ECT is a collection of three instruments which are intended to study energetic particles in the Van Allen belts. The Magnetic Electron Ion Spectrometers, or MagEIS, are four spectrometers which will measure electrons and ions in the belts. The Helium Oxygen Proton Electron, or HOPE, instrument is a mass spectrometer which will study the detection rates of Helium and Oxygen ions, protons and electrons. The third instrument, the Relativistic Electron Proton Telescope, or REPT, is an array of solid-state detectors for high-energy electrons.
EMFISIS consists of a three-axis fluxgate magnetometer and magnetic search coil, mounted on three-metre (ten-foot) booms on either side of the spacecraft. It will take measurements of the magnetic and electrical fields in the radiation belts, looking for waves within the plasma. EFW consists of two 50-metre (164-foot), two 40-metre (131-foot) antennae, and two six metre (20-foot) booms, which will be used to collect data on the electrical field.
RBSPICE will use a spectrometer to study electrical currents in the plasma surrounding the Earth, and to determine whether this affects the Van Allen Belts. RPS is intended to use spectrometry to measure very high energy protons, which are potentially damaging to spacecraft. Data it collects will contribute to the development of radiation hardening for future missions.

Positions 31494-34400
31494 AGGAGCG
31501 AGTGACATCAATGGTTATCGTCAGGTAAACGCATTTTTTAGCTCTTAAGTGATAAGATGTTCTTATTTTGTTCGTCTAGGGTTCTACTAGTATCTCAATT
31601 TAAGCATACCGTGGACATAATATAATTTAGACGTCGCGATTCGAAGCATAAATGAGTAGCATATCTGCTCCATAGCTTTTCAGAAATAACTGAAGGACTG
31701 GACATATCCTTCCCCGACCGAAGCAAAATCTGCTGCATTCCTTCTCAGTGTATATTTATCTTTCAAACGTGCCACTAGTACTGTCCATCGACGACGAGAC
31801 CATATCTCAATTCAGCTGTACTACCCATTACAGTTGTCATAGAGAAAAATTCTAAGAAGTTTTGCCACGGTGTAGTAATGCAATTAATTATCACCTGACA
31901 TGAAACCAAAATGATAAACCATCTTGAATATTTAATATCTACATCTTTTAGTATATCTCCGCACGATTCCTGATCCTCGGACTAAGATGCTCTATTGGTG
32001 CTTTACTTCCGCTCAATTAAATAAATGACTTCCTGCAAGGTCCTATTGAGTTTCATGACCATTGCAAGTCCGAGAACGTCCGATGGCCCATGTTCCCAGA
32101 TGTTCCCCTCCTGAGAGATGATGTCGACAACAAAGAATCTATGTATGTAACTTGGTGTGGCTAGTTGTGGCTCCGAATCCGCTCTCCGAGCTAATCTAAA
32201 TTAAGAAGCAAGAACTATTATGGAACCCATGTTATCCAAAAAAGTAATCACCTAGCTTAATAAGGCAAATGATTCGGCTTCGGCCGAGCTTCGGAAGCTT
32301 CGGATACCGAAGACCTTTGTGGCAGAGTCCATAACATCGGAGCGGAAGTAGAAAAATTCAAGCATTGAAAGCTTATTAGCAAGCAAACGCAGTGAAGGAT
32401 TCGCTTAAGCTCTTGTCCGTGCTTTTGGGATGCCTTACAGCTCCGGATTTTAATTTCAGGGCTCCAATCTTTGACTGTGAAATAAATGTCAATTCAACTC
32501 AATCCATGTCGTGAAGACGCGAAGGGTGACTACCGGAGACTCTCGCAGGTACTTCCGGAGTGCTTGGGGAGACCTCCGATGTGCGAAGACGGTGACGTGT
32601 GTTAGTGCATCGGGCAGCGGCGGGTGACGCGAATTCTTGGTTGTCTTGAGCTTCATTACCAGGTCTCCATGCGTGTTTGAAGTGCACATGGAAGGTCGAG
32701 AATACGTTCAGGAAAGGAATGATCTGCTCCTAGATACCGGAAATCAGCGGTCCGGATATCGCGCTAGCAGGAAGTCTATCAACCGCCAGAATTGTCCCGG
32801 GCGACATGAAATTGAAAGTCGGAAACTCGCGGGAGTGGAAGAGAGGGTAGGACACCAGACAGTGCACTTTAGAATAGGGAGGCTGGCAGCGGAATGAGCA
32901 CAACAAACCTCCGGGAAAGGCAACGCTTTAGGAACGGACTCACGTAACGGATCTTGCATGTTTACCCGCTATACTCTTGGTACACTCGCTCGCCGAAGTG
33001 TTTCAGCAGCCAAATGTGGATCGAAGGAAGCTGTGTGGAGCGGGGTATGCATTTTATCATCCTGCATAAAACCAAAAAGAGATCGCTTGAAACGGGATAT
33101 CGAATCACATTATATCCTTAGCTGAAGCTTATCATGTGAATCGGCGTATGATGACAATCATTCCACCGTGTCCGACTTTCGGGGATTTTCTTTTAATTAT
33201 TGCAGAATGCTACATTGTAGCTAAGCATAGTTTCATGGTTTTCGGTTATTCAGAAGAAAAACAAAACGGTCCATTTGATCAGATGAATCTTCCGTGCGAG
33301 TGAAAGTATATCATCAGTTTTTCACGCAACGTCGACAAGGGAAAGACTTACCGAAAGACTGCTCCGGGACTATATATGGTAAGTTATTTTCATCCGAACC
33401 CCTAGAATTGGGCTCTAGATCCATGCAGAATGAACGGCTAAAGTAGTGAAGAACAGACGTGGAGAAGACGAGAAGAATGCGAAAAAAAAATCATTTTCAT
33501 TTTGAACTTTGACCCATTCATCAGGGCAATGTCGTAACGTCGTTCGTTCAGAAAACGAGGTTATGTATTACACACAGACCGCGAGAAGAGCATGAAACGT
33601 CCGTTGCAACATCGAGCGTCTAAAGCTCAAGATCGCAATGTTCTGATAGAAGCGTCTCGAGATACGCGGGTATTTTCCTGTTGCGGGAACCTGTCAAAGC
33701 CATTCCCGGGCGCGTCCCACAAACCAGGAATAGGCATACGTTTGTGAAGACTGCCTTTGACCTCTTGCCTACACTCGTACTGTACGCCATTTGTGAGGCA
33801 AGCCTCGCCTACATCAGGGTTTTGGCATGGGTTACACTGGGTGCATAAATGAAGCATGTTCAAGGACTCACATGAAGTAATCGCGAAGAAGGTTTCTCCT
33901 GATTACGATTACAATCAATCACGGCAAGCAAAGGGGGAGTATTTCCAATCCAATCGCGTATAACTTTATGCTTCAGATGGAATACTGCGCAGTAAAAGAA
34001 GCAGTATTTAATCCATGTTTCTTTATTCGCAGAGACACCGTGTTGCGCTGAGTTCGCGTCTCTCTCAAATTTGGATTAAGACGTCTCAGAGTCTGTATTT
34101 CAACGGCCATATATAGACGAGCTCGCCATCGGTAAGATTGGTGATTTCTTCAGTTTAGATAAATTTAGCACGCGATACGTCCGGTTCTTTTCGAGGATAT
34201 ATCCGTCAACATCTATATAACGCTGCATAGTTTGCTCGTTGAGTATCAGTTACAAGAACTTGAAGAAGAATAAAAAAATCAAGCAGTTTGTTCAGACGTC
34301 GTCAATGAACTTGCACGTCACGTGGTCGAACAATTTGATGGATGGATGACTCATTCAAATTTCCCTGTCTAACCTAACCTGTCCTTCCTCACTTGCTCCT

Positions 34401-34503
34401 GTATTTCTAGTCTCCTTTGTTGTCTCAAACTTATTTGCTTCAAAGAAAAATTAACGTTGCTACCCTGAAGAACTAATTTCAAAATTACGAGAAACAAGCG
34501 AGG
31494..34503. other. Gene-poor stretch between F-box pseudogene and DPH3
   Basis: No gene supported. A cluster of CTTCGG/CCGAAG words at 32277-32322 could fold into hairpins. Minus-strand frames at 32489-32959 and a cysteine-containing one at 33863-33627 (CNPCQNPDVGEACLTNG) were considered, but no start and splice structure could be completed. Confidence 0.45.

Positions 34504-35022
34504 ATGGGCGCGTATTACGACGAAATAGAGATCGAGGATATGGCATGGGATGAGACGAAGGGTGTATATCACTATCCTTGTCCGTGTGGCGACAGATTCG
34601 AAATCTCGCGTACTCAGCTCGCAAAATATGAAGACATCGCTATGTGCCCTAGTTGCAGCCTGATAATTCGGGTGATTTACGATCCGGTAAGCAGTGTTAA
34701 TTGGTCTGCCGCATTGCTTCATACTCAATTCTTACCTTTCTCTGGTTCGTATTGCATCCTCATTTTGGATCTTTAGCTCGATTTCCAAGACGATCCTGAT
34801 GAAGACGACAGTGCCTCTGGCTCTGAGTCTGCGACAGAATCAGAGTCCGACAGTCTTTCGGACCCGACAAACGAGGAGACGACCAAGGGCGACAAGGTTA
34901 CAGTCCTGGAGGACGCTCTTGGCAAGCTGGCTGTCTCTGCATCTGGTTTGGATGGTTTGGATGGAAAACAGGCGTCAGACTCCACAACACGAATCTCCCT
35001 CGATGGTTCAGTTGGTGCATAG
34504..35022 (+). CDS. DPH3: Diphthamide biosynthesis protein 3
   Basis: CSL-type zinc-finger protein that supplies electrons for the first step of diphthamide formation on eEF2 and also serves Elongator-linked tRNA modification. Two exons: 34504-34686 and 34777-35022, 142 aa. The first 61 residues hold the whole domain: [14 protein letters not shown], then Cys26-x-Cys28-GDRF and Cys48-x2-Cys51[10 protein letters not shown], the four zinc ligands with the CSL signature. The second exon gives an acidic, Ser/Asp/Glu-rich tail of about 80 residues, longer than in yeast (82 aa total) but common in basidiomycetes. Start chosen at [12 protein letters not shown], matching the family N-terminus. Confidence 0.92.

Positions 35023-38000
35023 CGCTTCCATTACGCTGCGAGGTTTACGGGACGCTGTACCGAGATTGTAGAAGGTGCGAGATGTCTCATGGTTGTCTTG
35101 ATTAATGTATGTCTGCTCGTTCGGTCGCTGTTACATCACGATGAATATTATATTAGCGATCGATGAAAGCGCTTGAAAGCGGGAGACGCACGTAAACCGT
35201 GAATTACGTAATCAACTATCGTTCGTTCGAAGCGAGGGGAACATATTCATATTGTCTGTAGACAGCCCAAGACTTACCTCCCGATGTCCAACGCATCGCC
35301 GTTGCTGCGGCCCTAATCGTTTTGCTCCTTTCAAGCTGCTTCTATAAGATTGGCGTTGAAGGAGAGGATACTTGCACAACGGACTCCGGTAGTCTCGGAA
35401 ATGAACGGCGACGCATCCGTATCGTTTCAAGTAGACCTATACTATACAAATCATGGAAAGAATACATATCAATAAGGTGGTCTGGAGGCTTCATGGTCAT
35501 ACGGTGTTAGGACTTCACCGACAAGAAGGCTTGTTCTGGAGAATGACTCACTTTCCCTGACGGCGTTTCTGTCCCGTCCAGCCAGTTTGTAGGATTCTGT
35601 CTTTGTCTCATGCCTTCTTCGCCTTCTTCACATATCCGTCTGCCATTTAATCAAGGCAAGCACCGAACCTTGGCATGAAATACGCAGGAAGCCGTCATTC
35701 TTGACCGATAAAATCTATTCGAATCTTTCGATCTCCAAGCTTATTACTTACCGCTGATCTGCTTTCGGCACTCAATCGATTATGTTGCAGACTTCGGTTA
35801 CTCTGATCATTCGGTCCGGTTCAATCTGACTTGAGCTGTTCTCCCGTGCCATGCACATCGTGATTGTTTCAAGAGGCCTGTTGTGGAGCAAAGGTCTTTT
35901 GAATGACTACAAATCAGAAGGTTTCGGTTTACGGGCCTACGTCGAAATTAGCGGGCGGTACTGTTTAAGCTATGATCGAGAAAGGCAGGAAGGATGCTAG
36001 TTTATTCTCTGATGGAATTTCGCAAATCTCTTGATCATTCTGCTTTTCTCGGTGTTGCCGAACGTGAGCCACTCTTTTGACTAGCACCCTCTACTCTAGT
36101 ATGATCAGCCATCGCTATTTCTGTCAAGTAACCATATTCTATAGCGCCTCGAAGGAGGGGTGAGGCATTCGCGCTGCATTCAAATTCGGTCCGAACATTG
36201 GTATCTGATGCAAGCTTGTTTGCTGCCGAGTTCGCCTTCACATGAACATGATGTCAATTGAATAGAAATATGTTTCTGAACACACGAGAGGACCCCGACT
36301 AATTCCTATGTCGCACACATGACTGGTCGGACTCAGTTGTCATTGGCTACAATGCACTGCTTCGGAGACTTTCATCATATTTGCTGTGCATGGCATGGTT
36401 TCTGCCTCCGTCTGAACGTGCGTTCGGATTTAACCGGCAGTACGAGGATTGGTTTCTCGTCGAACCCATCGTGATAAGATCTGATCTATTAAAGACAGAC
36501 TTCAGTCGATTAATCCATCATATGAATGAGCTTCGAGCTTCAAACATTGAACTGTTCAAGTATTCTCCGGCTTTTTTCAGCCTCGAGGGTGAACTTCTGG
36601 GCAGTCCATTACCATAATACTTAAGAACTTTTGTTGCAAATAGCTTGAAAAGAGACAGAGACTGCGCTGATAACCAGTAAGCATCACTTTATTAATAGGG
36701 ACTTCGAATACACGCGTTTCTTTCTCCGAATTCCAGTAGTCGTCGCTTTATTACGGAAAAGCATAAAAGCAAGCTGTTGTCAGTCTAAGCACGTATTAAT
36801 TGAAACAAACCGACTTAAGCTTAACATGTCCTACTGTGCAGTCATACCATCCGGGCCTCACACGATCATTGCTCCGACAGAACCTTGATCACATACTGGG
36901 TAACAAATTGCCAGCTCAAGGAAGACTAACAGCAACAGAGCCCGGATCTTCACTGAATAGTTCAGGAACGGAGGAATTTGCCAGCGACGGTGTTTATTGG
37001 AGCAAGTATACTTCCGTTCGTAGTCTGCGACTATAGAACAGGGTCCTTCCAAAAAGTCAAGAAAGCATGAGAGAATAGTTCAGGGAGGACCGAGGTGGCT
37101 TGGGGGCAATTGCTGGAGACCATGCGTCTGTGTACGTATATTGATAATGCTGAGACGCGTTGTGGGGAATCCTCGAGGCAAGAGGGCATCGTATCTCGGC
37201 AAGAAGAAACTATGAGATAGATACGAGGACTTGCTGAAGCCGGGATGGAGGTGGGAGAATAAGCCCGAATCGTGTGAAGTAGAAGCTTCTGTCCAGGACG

The US National Reconnaissance Office is listed as the instrument’s principal investigator; however the results will be shared by the NRO, NASA, the US Air Force Research Laboratory, the Los Alamos National Laboratory, the Naval Research Laboratory, and the Aerospace Corporation.
RBSP is the second mission to be launched as part of NASA’s Living With A Star programme, following the Solar Dynamics Observatory, SDO, which was launched in 2010.